They tell you some of the first signs of drug abuse are social; a person changes their look, their friends, their personality. Maybe they become more irritable, or their whereabouts more mysterious. Addiction is a catalyst for subtle transformations, and often it’s the amalgamation of these little changes — not glaring red flags — that tip loved ones off.
In the past, I’ve seen shifts in my own friends from home, sometimes finding them more absent-minded, with new mannerisms and conversational reservations. It doesn’t even take a full-on tumble into hard drug abuse for one to seem a bit “off.” When a habit overtakes your life, the people familiar with your life notice, regardless of whether the habit causes long-term physiological damage.
Drug addiction can sometimes be a collective experience too. It’s always interesting to hear about drug hotspots in America — the rural counties out west where overdoses abound and politicians rack their brains to think up new drug policy ideas. Ithaca has at times been mentioned in conversations about these areas, as the burgeoning heroin epidemic seeps into the land above Cayuga’s waters.
The student body, however, is somehow removed, or at least thought to be removed, from this epidemic. Back home, most of us were the kids who either avoided drugs or didn’t let them affect too much of our lives. Cocaine and MDMA and Xanax are more than easy to find on campus, but it seems that the drugs with the strongest grip on Cornell’s undergraduate community are the ones that supplement our greater addiction: the self-involved satisfaction of feeling that we’re making a future for ourselves.
For those who use them, Adderall just makes the intake easier and marijuana takes the edge off.
To call pre-professionalism a drug is certainly a stretch, but it’s a stretch I’m willing to make for the sake of an edgy column. Merriam-Webster’s definition of a drug is a “substance that causes addiction, habituation, or a marked change in consciousness,” and if we’re liberal in our definition of “substance,” you’ve got pre-professionalism, case in point.
We need to be working toward a good career, and if that uneasy feeling you get when you see people in suits on their way to a networking event you aren’t attending is any indication, this pursuit is the stuff of a bona fide dependency.
Today, I took a scroll through WebMD’s signs of drug addiction. One early sign is “You spend a lot of your time thinking about the drug.” Check.
Another: “You’ve lost interest in things you once liked to do.” Check.
“You look different.” A nice haircut and a fancy looking suit? Check.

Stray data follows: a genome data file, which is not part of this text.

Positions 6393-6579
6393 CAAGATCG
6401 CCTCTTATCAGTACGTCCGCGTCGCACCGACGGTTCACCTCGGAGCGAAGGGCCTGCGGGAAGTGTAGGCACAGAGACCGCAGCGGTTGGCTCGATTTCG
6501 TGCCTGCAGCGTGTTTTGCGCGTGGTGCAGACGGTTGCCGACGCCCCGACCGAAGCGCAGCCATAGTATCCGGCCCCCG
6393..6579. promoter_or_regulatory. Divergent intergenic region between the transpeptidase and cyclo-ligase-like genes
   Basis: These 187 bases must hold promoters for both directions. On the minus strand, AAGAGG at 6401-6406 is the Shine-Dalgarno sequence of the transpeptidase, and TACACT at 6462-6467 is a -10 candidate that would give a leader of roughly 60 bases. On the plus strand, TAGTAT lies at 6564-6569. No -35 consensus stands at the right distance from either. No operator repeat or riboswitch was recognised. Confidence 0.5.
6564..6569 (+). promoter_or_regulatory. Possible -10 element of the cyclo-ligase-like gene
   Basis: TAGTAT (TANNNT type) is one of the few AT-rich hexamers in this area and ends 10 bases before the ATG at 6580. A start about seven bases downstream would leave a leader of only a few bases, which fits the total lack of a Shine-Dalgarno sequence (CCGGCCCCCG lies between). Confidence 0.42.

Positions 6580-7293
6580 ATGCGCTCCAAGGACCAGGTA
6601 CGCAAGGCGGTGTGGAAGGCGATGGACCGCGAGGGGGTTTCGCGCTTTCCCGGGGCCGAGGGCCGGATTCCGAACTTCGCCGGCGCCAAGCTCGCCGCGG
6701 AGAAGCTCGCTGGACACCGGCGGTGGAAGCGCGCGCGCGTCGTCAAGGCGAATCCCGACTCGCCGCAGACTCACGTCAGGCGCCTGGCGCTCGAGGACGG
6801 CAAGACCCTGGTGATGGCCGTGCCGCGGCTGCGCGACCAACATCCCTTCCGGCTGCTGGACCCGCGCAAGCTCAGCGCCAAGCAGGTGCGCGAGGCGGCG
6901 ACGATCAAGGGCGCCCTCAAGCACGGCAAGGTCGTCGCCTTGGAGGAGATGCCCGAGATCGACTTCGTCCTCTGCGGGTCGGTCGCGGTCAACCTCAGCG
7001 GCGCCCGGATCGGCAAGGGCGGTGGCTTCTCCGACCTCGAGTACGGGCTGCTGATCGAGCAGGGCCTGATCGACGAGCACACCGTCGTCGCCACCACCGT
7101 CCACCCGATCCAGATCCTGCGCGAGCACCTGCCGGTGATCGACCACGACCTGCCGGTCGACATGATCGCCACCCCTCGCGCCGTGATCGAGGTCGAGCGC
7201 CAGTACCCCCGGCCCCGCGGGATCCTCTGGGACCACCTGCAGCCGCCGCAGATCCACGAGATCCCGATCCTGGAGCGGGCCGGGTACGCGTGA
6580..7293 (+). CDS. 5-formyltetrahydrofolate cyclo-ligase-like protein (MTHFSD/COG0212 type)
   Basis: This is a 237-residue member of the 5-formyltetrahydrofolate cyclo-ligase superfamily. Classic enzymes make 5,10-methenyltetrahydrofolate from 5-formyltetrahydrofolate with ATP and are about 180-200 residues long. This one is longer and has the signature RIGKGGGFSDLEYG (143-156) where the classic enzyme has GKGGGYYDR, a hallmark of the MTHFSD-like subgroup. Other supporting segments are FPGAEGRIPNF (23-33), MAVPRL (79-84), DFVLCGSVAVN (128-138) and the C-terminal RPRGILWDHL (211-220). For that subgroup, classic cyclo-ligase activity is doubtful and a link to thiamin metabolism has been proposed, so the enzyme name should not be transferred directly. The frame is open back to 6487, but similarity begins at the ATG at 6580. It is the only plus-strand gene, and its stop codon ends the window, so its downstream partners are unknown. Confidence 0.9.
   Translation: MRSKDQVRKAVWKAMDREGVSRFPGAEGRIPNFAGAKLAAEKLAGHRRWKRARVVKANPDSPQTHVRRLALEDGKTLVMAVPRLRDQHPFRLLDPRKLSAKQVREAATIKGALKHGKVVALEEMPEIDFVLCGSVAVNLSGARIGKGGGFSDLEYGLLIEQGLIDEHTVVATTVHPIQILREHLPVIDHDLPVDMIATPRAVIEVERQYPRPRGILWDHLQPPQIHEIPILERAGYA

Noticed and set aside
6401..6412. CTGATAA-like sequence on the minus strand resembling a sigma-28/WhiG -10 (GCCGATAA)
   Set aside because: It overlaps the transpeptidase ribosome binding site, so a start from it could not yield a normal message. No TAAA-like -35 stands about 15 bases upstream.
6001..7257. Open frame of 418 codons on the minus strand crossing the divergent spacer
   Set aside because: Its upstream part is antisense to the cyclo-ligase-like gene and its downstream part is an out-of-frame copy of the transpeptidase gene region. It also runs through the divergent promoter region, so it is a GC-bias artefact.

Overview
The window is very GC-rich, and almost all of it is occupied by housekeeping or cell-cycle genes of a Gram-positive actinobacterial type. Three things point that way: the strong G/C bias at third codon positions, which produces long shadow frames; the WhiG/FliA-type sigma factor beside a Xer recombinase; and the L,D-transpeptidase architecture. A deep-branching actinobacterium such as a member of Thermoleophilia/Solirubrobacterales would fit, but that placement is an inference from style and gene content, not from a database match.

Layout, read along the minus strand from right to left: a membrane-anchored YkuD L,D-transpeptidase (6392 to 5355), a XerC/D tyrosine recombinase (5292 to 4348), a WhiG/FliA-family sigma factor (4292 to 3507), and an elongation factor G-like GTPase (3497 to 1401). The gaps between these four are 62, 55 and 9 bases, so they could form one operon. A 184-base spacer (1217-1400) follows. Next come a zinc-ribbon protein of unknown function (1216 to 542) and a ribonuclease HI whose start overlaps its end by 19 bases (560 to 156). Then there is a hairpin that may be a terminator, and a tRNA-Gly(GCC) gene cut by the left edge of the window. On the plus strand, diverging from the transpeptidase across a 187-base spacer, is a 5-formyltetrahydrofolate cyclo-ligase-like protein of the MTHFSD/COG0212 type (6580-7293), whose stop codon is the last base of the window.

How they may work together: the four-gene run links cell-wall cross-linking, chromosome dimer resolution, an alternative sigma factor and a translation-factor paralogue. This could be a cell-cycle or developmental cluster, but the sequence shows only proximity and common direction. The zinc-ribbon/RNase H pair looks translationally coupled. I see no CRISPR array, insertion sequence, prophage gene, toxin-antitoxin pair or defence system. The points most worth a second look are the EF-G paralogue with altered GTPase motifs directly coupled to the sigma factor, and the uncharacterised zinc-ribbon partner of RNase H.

“You have a new set of friends with whom you do drugs and go to different places to use the drugs.” Does the term pre-professional fraternity mean anything to you? Check.
There’s no question about it: the addiction is real. And we can’t just excuse it like my dear Aunt Sally. The changes are visible and intrusive and they’re here to stay.
This pursuit didn’t engulf us overnight. If you’re at Cornell, you tried the gateway drug in high school. You had good grades and leadership positions and people in your life who told you you’d make it big someday. You’ve been spoon-fed this narrative that you’re bound to succeed. Told, likely in more opaque terms, that you’ll get a good job one day and probably make good money.
Now you want to prove them right, but if this were just a casual desire, you’d be comforted by all the stories of successful adults who didn’t start their careers at Fortune 500 companies. Instead, you probably disregard those stories like I do, because you don’t just want a good job one day; you’re addicted to this search for one.
You obviously don’t really need an impressive junior year internship, but addicts don’t think rationally about what they really need. Addiction, or at least the psychological aspect of it anyway, is fundamentally a disregard for rationality.
But despite all the stress and mental anguish we’ve been subjected to as we chase the next high, we don’t care that we’re addicted. It’s one of the few things that bring us together around here.
Other schools have sports or four-year housing or regional affinity. We have our obsessions with pre-professionalism and the junkie network that forms around this obsession.
And I’m OK with that — as long as it comes with a cushy job in the end.
Paul Russell is a junior in the School of Industrial and Labor Relations. He can be reached at email@example.com. Russelling Feathers appears alternate Wednesdays this semester.